SCSU Student Task Force Find Green Solution, pt. 2

Continued from “Student Organizations help shape Q Parking Lot project plans.”

Professor Julius and his limnology class found out about St. Cloud State’s Q Parking Lot Pollution Reduction Project through a meeting hosted by project’s management team in early September 2014.

Following the meeting, students from Julius’ limnology class, the Ecology Club—now the Student Organization for Conservation and Climate Action (SOCCA)—and members of the Biology Graduate Student Association drafted a letter, and sent their concerns about the project to Project Coordinator Joseph Teff, Julius said.

Having a baseball field listed as a future possibility for the space, students were worried that grant money was going toward a project that wouldn’t function properly, said SOCCA President Devon Bowker, being that a baseball field and parking lot call for differing accommodations.

“Parking lots have large amounts of sediment runoff, whereas a baseball field would have much less sediment with much more nitrogen and phosphorous,” Bowker explained.

Although there isn’t a plan for a baseball field right now, Teff said that “the possibility for a future baseball field was considered in the design, both in the layout and in the treatment mechanism.”

Toward the end of September, Bowker said that Teff was waiting to hear back from the Sustainability Steering Committee before giving the a response. According to Bowker, a response didn’t come until late October.

“After no response and hearing that there was possibility of breaking ground on the project in mid-October, we presented on our concerns to Student Government, and they were incredibly receptive,” Bowker said. From there, students, including Bowker, formed a task force with the SCSU Student Government.

Students, partnering with Student Government and their newly-formed task force, drafted a letter on Oct. 20, 2014, that was sent to Teff, along with President Potter III and Vice President for Finance and Administration Tammy McGee.

Two days later, Bowker said he received a response. Teff said that students received feedback and answers to their questions surrounding the project, ranging from pollutant removal to the expenses of the project.

“Rene [Martin] and I met with [Director of Facilities Management] John Frischmann at Caribou Coffee and received the Best Management Practices layout for Q Lot, which settled some concerns and raised others,” he said.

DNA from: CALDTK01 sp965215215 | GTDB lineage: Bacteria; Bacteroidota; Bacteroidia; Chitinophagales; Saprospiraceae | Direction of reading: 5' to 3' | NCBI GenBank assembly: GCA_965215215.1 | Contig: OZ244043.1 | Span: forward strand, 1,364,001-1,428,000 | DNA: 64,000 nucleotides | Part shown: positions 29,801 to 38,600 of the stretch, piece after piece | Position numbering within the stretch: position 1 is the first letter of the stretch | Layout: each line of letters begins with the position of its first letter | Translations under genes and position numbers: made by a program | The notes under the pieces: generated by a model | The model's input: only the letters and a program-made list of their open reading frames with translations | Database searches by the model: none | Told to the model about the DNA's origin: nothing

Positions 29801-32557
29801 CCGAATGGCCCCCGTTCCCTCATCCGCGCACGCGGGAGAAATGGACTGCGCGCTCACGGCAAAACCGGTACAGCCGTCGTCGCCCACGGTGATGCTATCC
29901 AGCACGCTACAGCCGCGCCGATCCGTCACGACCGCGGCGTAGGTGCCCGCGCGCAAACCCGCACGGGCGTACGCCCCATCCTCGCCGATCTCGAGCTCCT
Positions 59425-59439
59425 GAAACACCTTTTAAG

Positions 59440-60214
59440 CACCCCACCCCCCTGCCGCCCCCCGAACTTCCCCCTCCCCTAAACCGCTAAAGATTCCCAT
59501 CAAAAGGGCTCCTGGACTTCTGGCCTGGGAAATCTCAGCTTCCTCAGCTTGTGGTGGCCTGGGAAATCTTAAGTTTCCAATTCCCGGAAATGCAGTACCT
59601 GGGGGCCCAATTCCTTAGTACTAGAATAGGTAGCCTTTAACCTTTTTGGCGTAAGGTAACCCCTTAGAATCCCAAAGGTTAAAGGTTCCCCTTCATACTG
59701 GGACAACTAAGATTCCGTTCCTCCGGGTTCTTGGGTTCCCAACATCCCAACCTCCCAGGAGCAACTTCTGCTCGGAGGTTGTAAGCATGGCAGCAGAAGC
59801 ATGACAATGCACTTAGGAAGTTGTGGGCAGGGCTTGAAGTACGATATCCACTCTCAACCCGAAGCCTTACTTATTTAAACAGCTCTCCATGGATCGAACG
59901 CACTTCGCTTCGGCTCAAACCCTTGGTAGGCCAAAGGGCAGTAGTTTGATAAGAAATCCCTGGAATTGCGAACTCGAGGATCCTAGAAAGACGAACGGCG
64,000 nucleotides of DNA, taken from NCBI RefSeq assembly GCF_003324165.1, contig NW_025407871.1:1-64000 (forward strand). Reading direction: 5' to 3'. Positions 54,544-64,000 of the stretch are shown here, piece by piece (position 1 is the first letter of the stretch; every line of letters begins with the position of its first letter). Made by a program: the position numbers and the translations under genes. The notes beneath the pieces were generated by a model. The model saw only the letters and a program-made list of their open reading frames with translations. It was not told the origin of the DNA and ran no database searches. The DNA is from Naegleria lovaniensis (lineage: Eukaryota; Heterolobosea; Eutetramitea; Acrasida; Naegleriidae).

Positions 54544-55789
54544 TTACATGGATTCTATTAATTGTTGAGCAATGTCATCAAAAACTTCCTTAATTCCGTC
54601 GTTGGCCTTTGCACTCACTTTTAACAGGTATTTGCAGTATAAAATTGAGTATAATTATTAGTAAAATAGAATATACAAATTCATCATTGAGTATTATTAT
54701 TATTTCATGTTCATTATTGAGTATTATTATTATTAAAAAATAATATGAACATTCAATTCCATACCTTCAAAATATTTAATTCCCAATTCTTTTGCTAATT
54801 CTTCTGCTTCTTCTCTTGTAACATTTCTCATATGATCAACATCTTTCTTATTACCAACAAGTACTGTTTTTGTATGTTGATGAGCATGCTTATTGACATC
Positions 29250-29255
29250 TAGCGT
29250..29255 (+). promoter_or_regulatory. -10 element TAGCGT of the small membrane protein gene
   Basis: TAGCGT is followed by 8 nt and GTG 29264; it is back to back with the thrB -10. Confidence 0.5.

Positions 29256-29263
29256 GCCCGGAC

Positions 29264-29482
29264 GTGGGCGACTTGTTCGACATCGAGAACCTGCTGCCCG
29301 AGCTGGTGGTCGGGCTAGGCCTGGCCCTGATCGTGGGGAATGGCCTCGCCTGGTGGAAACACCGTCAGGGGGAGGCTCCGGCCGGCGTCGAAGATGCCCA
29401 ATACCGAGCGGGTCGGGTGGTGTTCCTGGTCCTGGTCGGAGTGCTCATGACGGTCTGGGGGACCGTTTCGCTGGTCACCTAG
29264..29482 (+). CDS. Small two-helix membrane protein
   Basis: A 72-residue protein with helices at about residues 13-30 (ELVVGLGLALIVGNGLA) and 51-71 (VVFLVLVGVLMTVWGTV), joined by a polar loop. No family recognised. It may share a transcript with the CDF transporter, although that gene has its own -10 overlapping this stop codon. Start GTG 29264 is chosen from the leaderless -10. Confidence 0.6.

Given the potential for a baseball field, or a similar type of area, the initial mitigation system for the parking lot wouldn’t accommodate to the amount of nutrients coming with it, according to the students’ letter.

The letter stated that “20 years of nutrient pollution is too great a cost for this habitat to bear, due to a poorly planned project, and is certainly not consistent with the sustainability goals of St. Cloud State University.”

Stated in the letter, students said that damage could be done to critical spawning habitat for native fish species in the area, among other “negative environmental implications.”

Bowker and Rene Martin, former Ecology Club vice president, kept in contact with project managers “to get better explanations and ensure [their] concerns were heard.”

“We were always in support of helping our campus and the river,” he said. “We just wanted it done intelligently, responsibly and thoughtfully, in regards to the future.”

Teff said that student feedback was important.

“In this case, they were able to express questions and concerns regarding project planning, costs…giving the university an opportunity to provide them with specific information on the project benefits,” he said.

Having discussed the project with students, Teff said it helped them adjust the project to the future.

“What students brought to the table is the campus community perspective, and specifically their concern that the project’s benefits justify the cost,” he said. “It was also important to have the students’ input on the current place of Q Lot within the overall campus.”

Bowker and Martin received a finalized layout in February that “included virtually everything we [they] recommended, or addressed everything we [they] were concerned about,” Bowker said.

“We tried to make sure that the project went from initially just basic use of the funding, and turned into something that the campus can be proud of in an environmental aspect,” Martin said.

“In no way was the project ever going to be adverse to the river,” she said, adding that the native plants might help build habitat for animals.

“I believe overall that the club helped shape the plans for Q Lot,” Martin continued. “The end result will be more eco-friendly and better representative of what this campus is trying to stand for.”


This article originally appeared in the University Chronicle on June 25, 2015.